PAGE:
B Cells Play Significant Role in Multiple Sclerosis Disease Progression

B cell depletion therapy decreases new disease activity in people with relapsing-remitting MS.

B cell depletion therapy decreases new disease activity in people with relapsing-remitting MS.

Modern science points to T cells as the culprits behind multiple sclerosis (MS).

Research has shown that in MS, T cells inappropriately attack myelin, the protective layer of fat covering the nerves in the central nervous system, damaging them.

Another type of white blood cell called B cells may also play a significant role in contributing to the disease. Investigators previously reported that B cell depletion therapy (BCDT) in people with relapsing-remitting MS led to dramatic decreases in new disease activity, suggesting that B cells play a significant role in disease progression.

But exactly how it functions in contributing to the disease and the molecular mechanisms involved in the benefit of BCDT remains elusive, the results of a recent study indicate.

“We’ve recently discovered that different types of human B cells exist. Some B cells have been shown to promote inflammation, while others are actually able to limit inflammation. Our study has implicated a subset of B cells, the GM-CSF producing B cells, as a key contributor in the pro-inflammatory immune cells responses at play in MS,” said senior author Dr. Amit Bar-Or, director of the Experimental Therapeutics Program and scientific director of the Clinical Research Unit at the Montreal Neurological Institute.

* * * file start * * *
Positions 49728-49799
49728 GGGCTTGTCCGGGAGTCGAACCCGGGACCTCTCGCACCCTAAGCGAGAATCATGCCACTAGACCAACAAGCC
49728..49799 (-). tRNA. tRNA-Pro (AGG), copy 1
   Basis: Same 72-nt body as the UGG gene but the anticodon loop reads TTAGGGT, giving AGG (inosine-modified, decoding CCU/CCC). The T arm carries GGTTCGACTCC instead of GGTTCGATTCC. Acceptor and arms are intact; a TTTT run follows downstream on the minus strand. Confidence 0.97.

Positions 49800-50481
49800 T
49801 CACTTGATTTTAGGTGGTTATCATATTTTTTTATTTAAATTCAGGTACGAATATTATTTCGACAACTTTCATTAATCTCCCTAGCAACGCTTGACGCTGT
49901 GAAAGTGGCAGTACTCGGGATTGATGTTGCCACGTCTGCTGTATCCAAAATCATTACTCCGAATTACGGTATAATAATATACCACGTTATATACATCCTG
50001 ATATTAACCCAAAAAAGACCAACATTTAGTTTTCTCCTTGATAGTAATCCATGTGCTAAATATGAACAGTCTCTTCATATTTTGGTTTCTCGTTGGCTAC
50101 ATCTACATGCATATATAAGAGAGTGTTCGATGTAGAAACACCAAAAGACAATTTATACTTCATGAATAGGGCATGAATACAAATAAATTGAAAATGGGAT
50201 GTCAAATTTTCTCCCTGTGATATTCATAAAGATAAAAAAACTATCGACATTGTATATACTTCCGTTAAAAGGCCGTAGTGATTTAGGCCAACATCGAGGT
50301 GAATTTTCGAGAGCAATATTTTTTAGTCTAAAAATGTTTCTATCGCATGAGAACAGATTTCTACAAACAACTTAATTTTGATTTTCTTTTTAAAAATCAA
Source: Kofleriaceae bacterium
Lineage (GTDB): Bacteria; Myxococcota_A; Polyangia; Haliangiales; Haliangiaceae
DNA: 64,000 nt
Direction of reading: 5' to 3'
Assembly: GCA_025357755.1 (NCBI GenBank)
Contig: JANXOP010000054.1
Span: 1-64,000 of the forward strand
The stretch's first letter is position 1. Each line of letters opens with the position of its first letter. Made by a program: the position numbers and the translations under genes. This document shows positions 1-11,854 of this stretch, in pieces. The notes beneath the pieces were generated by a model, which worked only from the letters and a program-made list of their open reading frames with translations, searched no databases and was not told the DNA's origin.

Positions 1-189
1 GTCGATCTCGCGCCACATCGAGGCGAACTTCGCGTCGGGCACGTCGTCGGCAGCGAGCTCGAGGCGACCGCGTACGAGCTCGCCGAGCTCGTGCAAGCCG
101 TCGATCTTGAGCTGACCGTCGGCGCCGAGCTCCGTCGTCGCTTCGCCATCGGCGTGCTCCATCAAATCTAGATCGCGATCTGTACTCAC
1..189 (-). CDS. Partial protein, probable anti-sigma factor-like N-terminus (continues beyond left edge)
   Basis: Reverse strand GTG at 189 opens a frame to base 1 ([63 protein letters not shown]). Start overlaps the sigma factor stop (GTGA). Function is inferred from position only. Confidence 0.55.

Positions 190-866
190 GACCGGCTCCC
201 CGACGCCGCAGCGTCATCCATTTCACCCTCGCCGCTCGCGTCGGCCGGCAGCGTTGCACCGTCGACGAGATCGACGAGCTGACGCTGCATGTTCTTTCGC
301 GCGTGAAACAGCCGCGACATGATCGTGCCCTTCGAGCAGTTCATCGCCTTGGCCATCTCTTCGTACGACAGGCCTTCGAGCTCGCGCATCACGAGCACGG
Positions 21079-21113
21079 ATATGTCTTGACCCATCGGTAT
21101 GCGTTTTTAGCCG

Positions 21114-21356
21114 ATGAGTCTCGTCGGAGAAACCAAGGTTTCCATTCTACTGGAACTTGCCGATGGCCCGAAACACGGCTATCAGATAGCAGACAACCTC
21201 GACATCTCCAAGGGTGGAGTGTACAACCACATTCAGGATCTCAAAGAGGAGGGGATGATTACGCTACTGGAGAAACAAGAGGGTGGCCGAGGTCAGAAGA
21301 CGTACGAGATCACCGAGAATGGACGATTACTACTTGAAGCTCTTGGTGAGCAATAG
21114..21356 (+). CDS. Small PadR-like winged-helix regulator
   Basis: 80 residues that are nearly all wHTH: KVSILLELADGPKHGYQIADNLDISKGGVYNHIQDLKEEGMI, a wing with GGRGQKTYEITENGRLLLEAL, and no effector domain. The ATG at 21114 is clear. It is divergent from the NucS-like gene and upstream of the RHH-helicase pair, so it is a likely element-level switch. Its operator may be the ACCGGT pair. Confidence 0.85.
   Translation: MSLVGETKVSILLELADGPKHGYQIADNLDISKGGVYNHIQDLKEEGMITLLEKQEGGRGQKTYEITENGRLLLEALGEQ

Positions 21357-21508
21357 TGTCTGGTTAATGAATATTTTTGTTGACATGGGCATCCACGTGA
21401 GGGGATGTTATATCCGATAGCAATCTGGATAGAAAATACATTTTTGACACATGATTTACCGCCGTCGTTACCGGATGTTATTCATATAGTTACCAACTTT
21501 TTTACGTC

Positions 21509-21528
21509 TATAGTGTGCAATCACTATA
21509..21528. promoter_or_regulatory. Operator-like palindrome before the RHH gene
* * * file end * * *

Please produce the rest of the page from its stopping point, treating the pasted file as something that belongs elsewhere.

In examining samples of MS patients to compare them with healthy subjects, the study authors discovered that GM-CSF producing B cells were more frequent and more prone to activation in MS patients. The subset of B cells was able to activate pro-inflammatory responses of myeloid cells of the immune system.

Researchers found that after completion of BCDT, myeloid cells became less pro-inflammatory, suggesting a connection between BCDT and decreasing the number of GM-CSF-producing B cells.

“The study is significant in discovering a new way by which B cells can contribute to abnormal immune responses in MS which reinforces the rationale for the use of B cell depletion therapy. Furthermore, better identifying the particular subset of B cells responsible for new disease activity, we can look forward to more selectively targeting the ‘bad’ B cells while leaving ‘good’ B cells intact,” the authors wrote. “This is important because B cells normally play key roles in our immune system, so more selective therapies offer the prospect of decreasing the risk of impairing the patients’ immune system in the long run.”

There is currently no cure for MS, but this study holds promise for the development of the next generation of targeted therapies that could one day provide hope for the debilitating disease.